Click to view table 6

At the last follow up, 75 (50.0 %) patients were alive, 69 (46.0 %) were dead and 6 (4.0%) patients had been lost to follow up. The mean duration between treatment and death (the disease specific survival) was 0.93+0.84 years while the median was 0.80 years. The range was 0.1 to 3.5 years. Predictors of mortality included recurrence (p < 0.001), grade of tumour (p < 0.001), AJCC stage (p < 0.001), margin status (p < 0.001) and adjuvant treatment (p < 0.001). Age, gender, anatomical site and histological type did not influence mortality after surgical treatment

 

(Table 5, 6).

 

Discussion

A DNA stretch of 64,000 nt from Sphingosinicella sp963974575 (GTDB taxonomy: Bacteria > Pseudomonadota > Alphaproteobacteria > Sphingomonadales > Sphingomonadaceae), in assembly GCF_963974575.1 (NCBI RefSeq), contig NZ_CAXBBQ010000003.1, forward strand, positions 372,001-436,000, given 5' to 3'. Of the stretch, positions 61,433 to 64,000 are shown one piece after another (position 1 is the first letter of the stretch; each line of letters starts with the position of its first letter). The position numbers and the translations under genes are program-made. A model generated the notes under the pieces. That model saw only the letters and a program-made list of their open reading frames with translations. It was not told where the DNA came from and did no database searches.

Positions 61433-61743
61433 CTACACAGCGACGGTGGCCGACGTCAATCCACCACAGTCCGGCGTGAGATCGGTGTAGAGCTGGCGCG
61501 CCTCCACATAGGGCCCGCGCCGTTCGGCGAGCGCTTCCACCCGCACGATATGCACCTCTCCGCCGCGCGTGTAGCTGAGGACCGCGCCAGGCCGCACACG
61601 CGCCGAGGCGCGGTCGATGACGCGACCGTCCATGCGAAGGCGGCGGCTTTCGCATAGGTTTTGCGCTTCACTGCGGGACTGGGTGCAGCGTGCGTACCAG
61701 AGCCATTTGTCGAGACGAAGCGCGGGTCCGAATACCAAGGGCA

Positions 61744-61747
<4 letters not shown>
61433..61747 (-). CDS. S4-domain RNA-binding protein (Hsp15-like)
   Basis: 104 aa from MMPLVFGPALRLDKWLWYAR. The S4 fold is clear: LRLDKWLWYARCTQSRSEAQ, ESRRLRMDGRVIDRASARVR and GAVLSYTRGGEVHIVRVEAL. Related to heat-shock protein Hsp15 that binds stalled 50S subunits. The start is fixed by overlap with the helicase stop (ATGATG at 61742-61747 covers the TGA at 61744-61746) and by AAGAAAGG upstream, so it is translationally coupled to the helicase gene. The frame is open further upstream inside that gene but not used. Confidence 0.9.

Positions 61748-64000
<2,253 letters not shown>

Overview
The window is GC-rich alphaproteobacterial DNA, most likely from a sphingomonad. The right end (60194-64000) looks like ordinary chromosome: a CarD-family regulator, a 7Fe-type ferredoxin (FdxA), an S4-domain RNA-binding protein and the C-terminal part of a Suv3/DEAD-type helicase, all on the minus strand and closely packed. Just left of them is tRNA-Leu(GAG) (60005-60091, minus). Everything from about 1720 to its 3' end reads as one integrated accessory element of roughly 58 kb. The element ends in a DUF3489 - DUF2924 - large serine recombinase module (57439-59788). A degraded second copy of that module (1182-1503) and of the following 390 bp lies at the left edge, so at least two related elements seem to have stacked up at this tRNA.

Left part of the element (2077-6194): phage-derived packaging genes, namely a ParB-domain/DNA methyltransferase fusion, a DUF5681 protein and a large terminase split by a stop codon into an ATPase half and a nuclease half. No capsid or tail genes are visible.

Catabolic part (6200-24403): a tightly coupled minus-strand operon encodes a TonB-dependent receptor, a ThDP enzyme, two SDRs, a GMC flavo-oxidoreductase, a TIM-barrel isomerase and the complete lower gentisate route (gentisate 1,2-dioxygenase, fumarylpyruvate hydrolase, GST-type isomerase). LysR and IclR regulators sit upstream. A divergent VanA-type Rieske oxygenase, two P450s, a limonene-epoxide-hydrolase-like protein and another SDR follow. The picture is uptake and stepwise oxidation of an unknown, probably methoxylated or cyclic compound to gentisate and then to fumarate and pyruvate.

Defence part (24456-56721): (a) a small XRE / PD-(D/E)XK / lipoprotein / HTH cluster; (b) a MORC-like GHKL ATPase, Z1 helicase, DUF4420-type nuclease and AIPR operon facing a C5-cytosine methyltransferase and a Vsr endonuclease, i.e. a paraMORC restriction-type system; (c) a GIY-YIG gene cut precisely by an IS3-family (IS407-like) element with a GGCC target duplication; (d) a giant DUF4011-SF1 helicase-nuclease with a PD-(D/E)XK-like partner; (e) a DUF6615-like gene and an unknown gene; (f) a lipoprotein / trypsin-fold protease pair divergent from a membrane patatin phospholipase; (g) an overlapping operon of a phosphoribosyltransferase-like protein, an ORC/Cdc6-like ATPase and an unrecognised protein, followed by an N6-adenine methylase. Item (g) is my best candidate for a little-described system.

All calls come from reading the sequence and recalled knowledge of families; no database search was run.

The results of this study show that all age groups were affected and a significant proportion of patients were younger than 20 years of age. This younger population is in contrast with other published reports. In the study by Lahat et al, the age at diagnosis is more than two decades older with 10.4 % of the patients younger than 20 years (12). Our results also show a bimodal distribution of STS with peak frequency in the second and fifth decades. Although the typology of STS was different for the peaks, neither age nor tumour type influenced recurrence or mortality. Pisters et al (1996) analysed prognostic factors in 1,041 patients, and found age over 50 years to significantly influence recurrence (13). The divergent result in our study is probably due to late disease across all age groups diluting the prognostic impact of age.